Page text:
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Vote-buying charges are the risk of a big-money campaign

There's one question that seems bound to consume the final days of the mayoral campaign: Is Mayor Adrian M. Fenty's campaign buying votes?

That has been the lightly-founded rumor among supporters of D.C. Council Chairman Vincent C. Gray dating back to a Ward 8 straw poll, back in May.

The allegations got a credibility boost last night from WJLA-TV's Sam Ford, who reported on two people who have come forward to say they were promised campaign jobs in exchange for Fenty votes. The jobs were not delivered.

The charges are serious. With people on the record, complete with names and some corroboration for their story, the Fenty campaign is faced with fighting a story that is difficult to disprove. Fenty sources say they have no record of the accusers getting a ride to the polls in a campaign van -- something that they say is thoroughly documented -- and that drivers are given strict instructions on what and what isn't appropriate. But elections officials confirm that at least one accuser did cast a ballot last week.

"We don't operate like that," said Fenty spokesman Sean Madigan. Meanwhile, the Gray camp is leveling accusations that vote-buying is "widespread."

This reporter has seen no evidence that there is any coordinated vote-buying or vote-trading operation inside the campaign, but the allegations illustrate the hazards of a fat campaign war chest in city politics.

The Fenty campaign has become a money-fed machine, feasting on the nearly $5 million in campaign contributions that have been collected for almost two years now. The money has gone to expensive campaign consultants and for high-dollar TV ads, sure, but Fenty has also spent hundreds of thousands of dollars on canvassers -- the many, many boots on the ground in city neighborhoods. Without a rabid corps of volunteers to rely on as in 2006, he's had to pay to conduct his massive voter contact campaign, and word of that fact has gotten around: In a city with 10 percent unemployment, Fenty 2010 is hiring.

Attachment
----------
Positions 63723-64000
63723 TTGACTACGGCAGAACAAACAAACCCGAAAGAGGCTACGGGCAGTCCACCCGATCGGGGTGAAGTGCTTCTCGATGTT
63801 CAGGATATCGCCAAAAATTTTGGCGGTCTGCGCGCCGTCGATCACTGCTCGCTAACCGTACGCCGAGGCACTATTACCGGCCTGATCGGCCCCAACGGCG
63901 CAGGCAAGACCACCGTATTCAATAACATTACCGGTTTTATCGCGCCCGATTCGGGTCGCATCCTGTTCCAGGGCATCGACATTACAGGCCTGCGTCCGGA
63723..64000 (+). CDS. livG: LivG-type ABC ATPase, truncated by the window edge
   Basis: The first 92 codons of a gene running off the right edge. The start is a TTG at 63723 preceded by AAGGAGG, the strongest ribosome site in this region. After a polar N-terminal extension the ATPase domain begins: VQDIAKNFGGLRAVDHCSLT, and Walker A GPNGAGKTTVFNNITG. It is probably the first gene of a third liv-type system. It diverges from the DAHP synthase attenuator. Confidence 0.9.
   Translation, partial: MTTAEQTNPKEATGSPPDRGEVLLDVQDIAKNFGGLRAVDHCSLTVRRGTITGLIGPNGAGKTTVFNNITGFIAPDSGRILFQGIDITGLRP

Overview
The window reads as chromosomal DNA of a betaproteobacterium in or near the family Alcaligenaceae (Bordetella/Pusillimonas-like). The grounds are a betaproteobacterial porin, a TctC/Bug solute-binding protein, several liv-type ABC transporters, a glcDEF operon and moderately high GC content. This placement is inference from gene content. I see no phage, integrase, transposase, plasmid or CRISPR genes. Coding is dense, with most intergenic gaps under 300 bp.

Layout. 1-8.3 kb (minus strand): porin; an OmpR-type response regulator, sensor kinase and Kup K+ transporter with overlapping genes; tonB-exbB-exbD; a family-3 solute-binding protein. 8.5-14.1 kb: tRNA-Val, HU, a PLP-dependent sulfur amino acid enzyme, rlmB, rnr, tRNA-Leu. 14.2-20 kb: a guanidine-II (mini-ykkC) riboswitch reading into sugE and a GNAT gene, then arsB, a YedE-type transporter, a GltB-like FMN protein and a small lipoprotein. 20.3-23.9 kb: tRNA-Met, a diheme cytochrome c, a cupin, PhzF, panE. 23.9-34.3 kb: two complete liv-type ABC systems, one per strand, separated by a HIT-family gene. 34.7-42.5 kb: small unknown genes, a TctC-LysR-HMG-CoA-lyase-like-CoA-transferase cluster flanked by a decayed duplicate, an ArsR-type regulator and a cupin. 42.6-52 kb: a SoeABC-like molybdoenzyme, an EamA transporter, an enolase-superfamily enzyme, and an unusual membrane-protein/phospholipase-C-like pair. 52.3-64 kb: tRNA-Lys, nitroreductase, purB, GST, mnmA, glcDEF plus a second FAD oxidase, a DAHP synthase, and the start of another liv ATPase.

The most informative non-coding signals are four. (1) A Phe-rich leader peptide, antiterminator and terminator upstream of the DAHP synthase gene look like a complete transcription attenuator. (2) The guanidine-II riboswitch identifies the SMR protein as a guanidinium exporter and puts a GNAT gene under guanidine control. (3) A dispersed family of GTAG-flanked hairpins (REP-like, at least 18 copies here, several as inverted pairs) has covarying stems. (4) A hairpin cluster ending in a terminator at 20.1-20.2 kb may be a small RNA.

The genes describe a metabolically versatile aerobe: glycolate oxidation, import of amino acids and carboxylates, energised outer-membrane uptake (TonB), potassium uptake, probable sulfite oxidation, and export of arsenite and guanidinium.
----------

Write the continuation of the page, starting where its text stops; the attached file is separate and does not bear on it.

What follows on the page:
A campaign that's hiring canvassers or election day staff will be sure to get those workers to the polls, too -- along with a reminder of who exactly is responsible for your recent payday. That's not illegal. But all it takes is one off-message employee or volunteer to cross a line in his recruiting pitch.

And the more you have to hire your campaign workers, the more the expectation becomes that a vote should equal a paycheck. Pretty soon, folks start asking: They got paid, why not me? And maybe one of them who doesn't get a job drops a dime, rings up the local TV station.

It doesn't help that the Fenty GOTV operation has the air of a black-ops mission. Last Saturday, I attempted to interview three voters who were sitting in a Fenty van outside the Greater Southeast Tennis and Learning Center, an early-voting site. I began speaking to one person, munching on a bag lunch, when a driver came and shooed me off. "We're private," she told me.